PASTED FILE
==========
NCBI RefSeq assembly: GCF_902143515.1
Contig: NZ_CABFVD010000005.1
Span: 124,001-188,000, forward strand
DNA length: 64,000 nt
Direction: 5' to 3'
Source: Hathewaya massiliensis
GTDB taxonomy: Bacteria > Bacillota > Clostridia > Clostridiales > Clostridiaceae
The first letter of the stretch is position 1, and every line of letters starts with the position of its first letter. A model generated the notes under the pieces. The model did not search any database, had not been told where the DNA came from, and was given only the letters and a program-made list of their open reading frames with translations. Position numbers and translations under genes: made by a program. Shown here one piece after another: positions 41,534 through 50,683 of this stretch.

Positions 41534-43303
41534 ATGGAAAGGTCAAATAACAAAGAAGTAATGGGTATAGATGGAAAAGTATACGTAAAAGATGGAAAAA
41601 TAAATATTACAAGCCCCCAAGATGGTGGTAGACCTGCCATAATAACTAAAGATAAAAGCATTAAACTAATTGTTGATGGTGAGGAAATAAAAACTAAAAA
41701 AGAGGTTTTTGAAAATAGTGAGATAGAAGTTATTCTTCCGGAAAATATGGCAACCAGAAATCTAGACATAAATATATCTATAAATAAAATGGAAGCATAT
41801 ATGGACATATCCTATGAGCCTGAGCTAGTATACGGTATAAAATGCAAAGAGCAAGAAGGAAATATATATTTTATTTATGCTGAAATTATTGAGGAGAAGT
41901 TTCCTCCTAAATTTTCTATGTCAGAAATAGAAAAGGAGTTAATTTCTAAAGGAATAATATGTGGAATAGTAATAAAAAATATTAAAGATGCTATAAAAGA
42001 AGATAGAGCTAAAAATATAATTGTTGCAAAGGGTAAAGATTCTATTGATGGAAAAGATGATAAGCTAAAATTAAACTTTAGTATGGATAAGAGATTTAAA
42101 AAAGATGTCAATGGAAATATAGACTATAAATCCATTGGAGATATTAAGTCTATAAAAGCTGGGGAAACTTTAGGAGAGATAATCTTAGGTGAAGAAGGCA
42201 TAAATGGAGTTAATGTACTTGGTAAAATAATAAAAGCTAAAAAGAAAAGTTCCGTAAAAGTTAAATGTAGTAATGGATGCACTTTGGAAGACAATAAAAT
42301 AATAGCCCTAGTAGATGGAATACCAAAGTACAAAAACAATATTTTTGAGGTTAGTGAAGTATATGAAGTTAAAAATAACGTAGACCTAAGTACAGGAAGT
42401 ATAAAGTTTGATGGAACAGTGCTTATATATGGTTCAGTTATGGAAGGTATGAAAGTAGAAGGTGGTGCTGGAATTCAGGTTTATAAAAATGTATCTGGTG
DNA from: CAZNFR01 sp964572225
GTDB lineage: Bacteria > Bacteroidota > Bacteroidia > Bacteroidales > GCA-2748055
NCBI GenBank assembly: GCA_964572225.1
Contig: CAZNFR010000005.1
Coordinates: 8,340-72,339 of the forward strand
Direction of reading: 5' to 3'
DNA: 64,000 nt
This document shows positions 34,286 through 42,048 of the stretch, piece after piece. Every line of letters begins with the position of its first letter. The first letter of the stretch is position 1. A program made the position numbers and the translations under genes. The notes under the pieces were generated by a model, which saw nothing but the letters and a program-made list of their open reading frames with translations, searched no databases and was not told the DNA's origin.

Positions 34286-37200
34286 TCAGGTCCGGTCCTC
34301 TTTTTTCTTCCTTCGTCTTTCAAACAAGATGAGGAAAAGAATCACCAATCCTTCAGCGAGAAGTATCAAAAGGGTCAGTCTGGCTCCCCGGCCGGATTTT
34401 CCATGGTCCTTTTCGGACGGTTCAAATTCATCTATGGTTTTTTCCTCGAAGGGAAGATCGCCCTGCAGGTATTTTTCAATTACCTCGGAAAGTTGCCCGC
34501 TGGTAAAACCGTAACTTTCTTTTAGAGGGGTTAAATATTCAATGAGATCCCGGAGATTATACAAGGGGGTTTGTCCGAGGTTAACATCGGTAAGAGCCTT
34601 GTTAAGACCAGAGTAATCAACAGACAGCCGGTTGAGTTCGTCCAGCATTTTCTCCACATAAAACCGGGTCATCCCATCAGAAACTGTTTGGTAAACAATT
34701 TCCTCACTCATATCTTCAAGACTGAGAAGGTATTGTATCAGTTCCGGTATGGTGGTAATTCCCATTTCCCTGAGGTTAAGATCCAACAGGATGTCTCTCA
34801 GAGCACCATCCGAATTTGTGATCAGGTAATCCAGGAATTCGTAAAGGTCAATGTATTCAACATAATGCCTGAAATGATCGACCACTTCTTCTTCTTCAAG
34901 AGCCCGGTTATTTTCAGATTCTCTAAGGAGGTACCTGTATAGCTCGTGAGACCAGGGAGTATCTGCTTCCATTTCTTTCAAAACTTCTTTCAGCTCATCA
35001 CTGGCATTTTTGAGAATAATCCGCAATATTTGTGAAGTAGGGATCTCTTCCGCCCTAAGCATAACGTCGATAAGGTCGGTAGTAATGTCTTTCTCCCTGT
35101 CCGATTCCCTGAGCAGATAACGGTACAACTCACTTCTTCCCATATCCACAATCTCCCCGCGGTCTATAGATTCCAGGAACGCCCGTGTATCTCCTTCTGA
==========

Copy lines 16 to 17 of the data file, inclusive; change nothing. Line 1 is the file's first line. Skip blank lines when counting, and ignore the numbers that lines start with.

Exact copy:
42101 AAAGATGTCAATGGAAATATAGACTATAAATCCATTGGAGATATTAAGTCTATAAAAGCTGGGGAAACTTTAGGAGAGATAATCTTAGGTGAAGAAGGCA
42201 TAAATGGAGTTAATGTACTTGGTAAAATAATAAAAGCTAAAAAGAAAAGTTCCGTAAAAGTTAAATGTAGTAATGGATGCACTTTGGAAGACAATAAAAT